So it doesn't take a near-death experience to change your life. It can just take a fall walking your dog on the cobblestones in Paris.Schira Lillis:
It still sounds romantic. Cobblestones in Paris.Garry Schleifer:
Sorry, you don't mean to make light of your injury. I'm sure that was quite well, I was told, funnily enough.Schira Lillis:
Funny enough, I was told in the hospital I was about the third person in the last two weeks who had some similar injuries.Garry Schleifer:
So it is not that unusual apparently.Schira Lillis:
Yeah, crazy.Garry Schleifer:
Well, you know you've had this experience personally, but how can a coach help make a difference when individuals return to the workforce or to work?Schira Lillis:
So there are a couple of things that a coach can think about. First of all is, any coaches who are working with medical professionals and so on can consider offering the coaching services as part of a suite of services that a patient might receive? So at least let the patient be aware that this is a possibility. Next, of course, then the coach, who has in front of them somebody who is a patient and returning to work after some leave. Really that is so important to have that open space where it's a safe space to talk about the insecurities, the concerns and so on things that the individual may not have been willing to voice even to their close family members that the coach can help them think through. Address role play, as I said earlier, these are all things that a coach can do and really even putting the question you know, how do you feel about going back to work? What has changed for you? Even asking what has changed for you is a really valuable question, because something will have changed. They may not have voiced it, even internally, that the individual may not have thought it through, but something will have changed along the way, and you know. Another question is you know how can you use that experience to better, better yourself or achieve what you want? Going forward, yeah. So there are different types of questions of the coach.Garry Schleifer:
Yeah, you know, when I was rereading this article, the word that came to mind for me is onboarding. So it's like, you know, when a new employee comes on, there's a whole set of things, but they're easing the way into the organization.Schira Lillis:
But it's not that much different than re-onboarding bringing someone back into the organization, right.Schira Lillis:
Exactly, yeah, and I think a lot of companies have great plans in place for people returning from maternity or paternity leave, for example, but may not know what to do if somebody's returning from sick leave or any other type of leave, and so may not have the processes in place or the steps, or even the individuals, the colleagues and so on may not know what to say. Well, I haven't seen you for a while, I didn't know you were sick, yeah, or you know, they may have thought well, we thought you just disappeared, you weren't responding to your clients. What did your clients say? They said, well, you stop returning phone calls. So you know, these can all be things that the individual may experience, that may be difficult for them, but it's quite interesting. It's a very different process, but a number of very large companies are actively thinking through what can they put in place to make the environment more friendly for employees of every kind, and thinking both in terms of diversity, inclusion it also leaves as absence flexible working hours and so on. And those are, you know, the best organizations are actively putting those steps in place.Garry Schleifer:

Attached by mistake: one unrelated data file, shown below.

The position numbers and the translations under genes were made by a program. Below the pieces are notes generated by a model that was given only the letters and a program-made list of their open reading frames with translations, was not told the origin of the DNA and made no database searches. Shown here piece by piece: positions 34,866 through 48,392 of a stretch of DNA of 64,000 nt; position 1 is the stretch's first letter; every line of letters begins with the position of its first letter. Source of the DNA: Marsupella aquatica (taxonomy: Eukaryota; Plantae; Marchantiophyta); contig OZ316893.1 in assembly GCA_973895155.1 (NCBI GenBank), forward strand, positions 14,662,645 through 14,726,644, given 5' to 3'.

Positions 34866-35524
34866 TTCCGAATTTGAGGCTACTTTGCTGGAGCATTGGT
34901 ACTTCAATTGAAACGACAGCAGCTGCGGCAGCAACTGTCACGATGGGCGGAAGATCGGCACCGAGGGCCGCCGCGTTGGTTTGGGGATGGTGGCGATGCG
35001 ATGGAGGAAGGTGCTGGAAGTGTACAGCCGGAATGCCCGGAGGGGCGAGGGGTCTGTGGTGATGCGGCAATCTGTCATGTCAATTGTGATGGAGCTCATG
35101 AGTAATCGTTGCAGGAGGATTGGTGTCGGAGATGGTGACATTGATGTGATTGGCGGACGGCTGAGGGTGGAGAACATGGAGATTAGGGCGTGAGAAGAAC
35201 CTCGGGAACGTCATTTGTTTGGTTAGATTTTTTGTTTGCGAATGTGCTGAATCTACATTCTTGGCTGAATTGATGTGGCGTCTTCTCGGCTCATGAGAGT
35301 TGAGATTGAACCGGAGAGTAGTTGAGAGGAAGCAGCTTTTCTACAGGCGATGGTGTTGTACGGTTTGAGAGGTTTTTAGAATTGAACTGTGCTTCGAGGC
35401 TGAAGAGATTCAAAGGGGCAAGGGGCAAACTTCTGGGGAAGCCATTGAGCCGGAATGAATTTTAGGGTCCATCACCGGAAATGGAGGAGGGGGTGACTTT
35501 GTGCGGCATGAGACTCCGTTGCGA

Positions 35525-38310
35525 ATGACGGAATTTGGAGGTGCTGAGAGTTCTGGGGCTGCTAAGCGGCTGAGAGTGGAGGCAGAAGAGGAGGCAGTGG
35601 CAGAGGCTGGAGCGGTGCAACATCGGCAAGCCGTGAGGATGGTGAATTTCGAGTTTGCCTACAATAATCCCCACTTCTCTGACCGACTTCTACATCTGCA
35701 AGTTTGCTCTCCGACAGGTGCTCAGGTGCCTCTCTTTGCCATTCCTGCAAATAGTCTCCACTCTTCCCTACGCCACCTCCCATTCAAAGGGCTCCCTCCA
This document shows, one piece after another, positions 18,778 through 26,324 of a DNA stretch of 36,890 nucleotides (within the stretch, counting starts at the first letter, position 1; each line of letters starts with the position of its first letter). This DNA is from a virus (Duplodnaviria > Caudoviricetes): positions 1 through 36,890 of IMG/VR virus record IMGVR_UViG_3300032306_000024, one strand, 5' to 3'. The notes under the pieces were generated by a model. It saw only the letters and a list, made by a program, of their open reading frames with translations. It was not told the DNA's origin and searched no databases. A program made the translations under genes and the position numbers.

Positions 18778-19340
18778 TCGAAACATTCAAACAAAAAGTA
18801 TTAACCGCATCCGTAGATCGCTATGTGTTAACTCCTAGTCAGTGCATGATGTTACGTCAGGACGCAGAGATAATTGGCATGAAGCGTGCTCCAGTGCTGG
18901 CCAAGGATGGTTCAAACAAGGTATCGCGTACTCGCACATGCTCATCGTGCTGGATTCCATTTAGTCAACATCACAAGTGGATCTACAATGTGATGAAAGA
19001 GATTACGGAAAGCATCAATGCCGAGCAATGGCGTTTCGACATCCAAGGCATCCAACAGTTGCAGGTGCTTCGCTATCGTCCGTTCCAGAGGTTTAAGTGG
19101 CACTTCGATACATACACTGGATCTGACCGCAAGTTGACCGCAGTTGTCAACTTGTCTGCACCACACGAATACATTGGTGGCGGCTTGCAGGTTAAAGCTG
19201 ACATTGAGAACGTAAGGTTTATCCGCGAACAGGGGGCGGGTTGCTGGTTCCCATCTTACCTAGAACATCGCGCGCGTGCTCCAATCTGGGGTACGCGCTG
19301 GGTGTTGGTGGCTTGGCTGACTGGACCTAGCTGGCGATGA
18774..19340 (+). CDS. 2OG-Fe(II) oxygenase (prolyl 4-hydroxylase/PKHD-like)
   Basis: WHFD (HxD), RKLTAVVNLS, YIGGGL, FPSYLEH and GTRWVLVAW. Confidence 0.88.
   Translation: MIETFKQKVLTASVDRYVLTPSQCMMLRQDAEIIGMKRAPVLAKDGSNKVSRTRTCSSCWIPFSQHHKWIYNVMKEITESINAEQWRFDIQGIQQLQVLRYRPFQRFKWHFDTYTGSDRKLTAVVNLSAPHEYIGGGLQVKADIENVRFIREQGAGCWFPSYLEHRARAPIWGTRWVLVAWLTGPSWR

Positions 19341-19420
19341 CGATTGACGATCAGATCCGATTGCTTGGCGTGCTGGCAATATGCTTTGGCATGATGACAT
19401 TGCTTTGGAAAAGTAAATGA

Well, you know, and they should be able to cherry pick from other programs, like you mentioned, paternity, maternity leave and planned sick leave and sabbaticals and things like that. But I can't help but think of the poor leader that suddenly has somebody off the radar, so to speak. They know where they are, sorry, but they're out of the loop. They all of a sudden they have a position that isn't being tended to. As you mentioned in the article, the challenge is to the rest of the team and picking up the slack, and then what's changed for that individual. You know, it's interesting because I also was reflecting on my own coaching with leaders and when we talk about succession planning, if they've done a good job of succession planning, like we've done with choice Magazine. We always say, what happens if something happens to me? Or how long can we operate without me at the helm?Schira Lillis: